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Author Topic: Canon 61 AF points  (Read 8646 times)
AndreG
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« on: July 25, 2012, 06:54:26 AM »
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I am trying to decipher Canon documentation on their 61 Autofocus Points.

Here’s what I comprehend:
1.   The 5 cross-points column in the center are the most precise points with a F2.8 or higher and with a F4 Lens.
2.   The other F4 points would be also accurate for a F4 lens but less with a F2.8 lens or higher.
3.   Only the vertical and horizontal lines of the F5.6 AF points would respond to a F5.6 lens.
4.   I am out of luck with any F8 lens or equivalent ex. 600mm with a 1.4 multiplier.

There must be more to it; any information will be appreciated.
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NancyP
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« Reply #1 on: July 25, 2012, 04:54:14 PM »
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Canon 1 D Mk III and 1 D Mk IV are the only ones that allow auto-focusing at f/8. All other Canons are S.O.L.
BTW, your equestrian photographs are lovely.
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AndreG
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« Reply #2 on: July 25, 2012, 05:14:07 PM »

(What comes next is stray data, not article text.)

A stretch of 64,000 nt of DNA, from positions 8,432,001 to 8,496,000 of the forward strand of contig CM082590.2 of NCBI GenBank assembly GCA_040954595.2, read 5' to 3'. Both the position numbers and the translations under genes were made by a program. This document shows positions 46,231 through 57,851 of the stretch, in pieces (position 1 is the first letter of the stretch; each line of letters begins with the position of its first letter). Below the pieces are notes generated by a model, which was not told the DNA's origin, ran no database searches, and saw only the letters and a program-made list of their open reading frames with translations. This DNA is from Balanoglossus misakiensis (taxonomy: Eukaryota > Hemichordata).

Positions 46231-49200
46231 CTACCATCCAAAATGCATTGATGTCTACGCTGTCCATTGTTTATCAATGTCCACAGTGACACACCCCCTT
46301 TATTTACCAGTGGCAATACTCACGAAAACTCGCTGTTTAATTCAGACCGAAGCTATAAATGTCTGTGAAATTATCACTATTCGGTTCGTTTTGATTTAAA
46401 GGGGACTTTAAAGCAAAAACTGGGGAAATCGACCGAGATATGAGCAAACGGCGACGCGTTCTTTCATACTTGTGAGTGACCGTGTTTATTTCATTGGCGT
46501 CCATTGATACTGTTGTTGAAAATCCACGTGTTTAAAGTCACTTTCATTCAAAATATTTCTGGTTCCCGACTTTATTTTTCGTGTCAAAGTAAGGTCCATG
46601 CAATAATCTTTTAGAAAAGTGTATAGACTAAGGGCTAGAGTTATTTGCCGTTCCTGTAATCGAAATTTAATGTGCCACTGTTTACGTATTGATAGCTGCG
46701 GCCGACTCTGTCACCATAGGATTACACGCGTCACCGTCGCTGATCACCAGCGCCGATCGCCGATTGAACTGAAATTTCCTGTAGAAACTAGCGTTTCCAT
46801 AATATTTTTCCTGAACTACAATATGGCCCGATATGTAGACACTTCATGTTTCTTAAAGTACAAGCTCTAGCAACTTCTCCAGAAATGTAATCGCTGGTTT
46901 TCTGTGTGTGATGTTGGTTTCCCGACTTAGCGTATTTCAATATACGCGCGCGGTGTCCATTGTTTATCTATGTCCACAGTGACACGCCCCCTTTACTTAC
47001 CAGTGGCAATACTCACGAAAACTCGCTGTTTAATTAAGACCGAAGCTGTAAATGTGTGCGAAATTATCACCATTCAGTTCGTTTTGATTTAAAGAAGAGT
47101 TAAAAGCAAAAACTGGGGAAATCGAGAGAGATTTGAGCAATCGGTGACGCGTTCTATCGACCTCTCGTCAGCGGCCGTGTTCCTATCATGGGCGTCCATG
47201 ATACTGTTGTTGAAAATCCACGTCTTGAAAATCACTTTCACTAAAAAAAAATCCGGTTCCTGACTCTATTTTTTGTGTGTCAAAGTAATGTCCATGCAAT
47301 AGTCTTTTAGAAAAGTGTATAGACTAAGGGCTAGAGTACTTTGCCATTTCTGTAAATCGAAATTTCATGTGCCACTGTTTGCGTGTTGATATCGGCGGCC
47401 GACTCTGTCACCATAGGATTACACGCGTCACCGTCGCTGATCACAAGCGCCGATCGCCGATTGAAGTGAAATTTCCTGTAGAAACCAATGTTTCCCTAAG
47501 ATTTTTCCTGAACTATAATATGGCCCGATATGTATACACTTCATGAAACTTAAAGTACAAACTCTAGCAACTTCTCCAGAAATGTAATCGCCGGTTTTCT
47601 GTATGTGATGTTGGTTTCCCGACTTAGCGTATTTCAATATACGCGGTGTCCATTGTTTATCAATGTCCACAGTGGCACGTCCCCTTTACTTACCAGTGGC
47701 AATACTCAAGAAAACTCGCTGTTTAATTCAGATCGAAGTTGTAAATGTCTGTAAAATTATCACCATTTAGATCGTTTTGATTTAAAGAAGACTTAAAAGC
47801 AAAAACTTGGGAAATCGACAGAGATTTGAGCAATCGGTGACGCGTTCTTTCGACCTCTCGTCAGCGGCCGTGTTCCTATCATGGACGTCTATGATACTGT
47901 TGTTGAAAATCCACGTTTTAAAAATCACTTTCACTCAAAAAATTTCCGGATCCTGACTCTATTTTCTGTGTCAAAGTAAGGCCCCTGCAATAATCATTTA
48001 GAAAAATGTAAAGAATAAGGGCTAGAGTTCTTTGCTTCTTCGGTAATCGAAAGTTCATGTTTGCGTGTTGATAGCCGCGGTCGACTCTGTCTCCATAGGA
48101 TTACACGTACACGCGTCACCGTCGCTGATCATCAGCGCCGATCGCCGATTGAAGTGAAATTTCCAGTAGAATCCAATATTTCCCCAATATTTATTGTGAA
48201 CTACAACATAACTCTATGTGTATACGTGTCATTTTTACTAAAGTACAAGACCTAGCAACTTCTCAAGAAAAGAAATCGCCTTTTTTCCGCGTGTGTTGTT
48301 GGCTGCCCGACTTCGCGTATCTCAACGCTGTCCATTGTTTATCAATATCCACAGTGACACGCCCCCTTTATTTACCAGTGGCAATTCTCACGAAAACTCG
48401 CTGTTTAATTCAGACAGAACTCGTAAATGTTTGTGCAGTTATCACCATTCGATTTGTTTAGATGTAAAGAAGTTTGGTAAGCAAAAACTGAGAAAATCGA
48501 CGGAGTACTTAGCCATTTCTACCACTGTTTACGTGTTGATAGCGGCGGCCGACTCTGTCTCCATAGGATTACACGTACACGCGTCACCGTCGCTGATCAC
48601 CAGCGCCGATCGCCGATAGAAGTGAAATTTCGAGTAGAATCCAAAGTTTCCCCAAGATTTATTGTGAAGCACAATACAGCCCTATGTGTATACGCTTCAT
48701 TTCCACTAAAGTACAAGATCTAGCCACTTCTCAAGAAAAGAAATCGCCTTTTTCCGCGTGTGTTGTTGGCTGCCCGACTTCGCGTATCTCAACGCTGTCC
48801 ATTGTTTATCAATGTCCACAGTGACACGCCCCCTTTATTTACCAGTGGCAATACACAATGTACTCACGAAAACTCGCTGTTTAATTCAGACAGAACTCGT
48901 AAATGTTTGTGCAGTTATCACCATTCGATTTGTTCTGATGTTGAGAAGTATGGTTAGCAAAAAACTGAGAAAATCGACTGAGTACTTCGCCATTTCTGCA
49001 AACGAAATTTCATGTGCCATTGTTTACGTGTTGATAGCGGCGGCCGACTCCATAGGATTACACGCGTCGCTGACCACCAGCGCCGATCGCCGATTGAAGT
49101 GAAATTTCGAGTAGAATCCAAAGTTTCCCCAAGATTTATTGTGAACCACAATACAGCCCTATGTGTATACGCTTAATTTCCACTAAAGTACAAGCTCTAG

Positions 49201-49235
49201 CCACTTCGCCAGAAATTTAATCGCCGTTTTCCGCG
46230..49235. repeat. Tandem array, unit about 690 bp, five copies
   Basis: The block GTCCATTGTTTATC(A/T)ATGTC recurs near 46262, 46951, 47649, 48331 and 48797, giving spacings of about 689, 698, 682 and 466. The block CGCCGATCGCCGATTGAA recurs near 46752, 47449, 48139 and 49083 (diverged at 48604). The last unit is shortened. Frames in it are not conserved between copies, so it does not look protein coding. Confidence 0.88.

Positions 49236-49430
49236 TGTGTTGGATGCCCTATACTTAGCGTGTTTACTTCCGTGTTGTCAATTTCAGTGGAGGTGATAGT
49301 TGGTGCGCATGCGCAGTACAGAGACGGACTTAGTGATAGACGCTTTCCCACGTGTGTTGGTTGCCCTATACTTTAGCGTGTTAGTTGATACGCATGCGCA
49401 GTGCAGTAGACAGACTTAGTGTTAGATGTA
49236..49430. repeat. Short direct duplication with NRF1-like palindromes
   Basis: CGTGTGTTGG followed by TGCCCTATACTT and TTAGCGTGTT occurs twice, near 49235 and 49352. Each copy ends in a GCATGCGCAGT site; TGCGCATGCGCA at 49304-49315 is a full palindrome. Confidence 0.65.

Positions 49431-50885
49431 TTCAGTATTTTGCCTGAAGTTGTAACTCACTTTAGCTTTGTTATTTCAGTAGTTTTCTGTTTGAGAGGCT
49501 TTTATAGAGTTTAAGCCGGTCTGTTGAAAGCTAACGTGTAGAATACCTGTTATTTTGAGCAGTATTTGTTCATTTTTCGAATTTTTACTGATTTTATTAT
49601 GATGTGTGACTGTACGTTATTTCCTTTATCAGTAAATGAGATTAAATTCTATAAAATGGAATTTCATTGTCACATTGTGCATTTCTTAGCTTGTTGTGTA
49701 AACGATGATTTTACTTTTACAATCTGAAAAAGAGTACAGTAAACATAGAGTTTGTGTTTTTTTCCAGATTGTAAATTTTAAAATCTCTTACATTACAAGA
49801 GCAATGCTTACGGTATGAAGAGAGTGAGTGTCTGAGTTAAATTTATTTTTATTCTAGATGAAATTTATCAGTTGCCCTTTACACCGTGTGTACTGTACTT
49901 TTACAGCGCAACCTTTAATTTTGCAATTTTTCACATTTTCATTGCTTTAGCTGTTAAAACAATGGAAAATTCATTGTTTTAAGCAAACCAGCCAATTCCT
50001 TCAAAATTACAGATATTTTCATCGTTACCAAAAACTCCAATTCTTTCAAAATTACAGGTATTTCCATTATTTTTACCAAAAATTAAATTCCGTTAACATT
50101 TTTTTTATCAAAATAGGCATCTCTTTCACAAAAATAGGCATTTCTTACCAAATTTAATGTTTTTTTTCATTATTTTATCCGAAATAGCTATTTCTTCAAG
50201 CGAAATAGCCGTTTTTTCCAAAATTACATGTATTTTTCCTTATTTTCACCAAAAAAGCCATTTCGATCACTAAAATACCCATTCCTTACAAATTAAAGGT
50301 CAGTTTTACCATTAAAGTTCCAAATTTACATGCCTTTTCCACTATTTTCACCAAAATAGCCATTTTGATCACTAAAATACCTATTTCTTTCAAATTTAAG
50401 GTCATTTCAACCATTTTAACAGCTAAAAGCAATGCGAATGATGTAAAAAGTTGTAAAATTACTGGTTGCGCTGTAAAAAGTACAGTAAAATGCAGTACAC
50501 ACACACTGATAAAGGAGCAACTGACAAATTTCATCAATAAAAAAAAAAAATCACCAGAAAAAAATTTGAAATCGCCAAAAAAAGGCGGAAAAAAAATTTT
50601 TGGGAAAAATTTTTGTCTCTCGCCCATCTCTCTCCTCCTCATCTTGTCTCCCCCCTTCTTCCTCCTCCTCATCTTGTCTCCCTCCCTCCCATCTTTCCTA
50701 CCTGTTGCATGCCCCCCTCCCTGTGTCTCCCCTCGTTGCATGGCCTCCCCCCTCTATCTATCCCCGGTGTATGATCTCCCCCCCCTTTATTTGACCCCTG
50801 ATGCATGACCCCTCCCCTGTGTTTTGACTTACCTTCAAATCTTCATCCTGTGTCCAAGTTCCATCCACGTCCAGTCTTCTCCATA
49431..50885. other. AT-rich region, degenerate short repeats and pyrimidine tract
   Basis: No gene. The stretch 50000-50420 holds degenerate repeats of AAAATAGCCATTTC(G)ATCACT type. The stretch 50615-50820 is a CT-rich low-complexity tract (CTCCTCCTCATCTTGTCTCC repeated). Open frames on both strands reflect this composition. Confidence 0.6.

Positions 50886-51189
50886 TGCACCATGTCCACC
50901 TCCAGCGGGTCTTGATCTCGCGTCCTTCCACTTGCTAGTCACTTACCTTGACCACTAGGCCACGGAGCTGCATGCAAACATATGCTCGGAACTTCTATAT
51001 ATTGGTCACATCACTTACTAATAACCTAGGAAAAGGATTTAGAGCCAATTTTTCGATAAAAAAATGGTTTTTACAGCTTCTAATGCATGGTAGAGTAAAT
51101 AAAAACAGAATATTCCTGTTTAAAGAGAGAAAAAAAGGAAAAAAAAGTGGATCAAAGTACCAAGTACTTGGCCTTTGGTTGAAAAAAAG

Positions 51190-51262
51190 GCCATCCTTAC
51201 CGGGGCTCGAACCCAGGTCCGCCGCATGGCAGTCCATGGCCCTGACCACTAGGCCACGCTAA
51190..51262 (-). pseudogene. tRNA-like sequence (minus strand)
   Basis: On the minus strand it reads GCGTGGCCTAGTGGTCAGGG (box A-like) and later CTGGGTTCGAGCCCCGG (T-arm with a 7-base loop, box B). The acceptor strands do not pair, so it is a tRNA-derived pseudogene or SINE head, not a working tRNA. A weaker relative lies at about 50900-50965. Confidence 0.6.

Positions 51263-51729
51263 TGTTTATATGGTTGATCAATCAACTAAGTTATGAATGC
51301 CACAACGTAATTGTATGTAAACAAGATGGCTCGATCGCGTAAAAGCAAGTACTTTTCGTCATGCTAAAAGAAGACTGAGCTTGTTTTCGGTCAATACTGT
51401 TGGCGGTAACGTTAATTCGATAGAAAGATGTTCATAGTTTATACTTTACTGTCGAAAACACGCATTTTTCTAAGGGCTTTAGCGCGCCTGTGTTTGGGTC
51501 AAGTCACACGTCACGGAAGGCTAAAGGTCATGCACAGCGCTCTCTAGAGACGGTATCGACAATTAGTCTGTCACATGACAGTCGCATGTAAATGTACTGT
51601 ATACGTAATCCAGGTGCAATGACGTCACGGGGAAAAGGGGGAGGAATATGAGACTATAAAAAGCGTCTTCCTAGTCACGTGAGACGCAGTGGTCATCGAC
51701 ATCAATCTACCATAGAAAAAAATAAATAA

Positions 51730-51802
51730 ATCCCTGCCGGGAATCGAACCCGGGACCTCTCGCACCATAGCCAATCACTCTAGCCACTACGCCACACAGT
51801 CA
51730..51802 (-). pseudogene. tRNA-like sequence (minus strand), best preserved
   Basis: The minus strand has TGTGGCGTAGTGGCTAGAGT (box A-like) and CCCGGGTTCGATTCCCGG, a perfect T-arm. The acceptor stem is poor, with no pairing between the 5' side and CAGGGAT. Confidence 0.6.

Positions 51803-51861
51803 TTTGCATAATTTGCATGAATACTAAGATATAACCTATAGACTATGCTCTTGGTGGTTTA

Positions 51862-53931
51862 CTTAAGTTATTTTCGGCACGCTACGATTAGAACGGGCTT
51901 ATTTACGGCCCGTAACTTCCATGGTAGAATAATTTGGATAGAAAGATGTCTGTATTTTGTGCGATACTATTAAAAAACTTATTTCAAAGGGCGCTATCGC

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Thank you for your appreciation and for the technical information.

The documentation is really not clear on the subject. Yes, I could wait to do some tests when I receive my 1DX but still it could same time and mist opportunities.

Thank you for your time.
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N Walker
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« Reply #3 on: July 25, 2012, 05:55:20 PM »
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I am trying to decipher Canon documentation on their 61 Autofocus Points.

Here’s what I comprehend:
1.   The 5 cross-points column in the center are the most precise points with a F2.8 or higher and with a F4 Lens.
2.   The other F4 points would be also accurate for a F4 lens but less with a F2.8 lens or higher.
3.   Only the vertical and horizontal lines of the F5.6 AF points would respond to a F5.6 lens.
4.   I am out of luck with any F8 lens or equivalent ex. 600mm with a 1.4 multiplier.

There must be more to it; any information will be appreciated.


'Only the vertical and horizontal lines of the F5.6 AF points would respond to a F5.6 lens'.


A Lens aperture remains fully open between exposures when the AF is taking measurements. For example f/2.8 lens stopped down to f/5.6 - before exposure the lens remains fully open at f2.8, the AF takes readings at full aperture then the exposure is made using the aperture selected (in this example lens closes down to users chosen f/5.6 aperture). The operation is repeated.

F5.6 AF line sensors accommodate a plurality of lenses up to and including f/5.6 but are less efficient or wont operate with slower lenses, e.g. 600mm f/4 + 2X converter (=f/8). Some cameras which do not offer f/8 compatible AF point(s) may still auto focus with a lens/converter combination at f/8 but are 'very' slow and less accurate, other cameras may refuse to operate at f/8.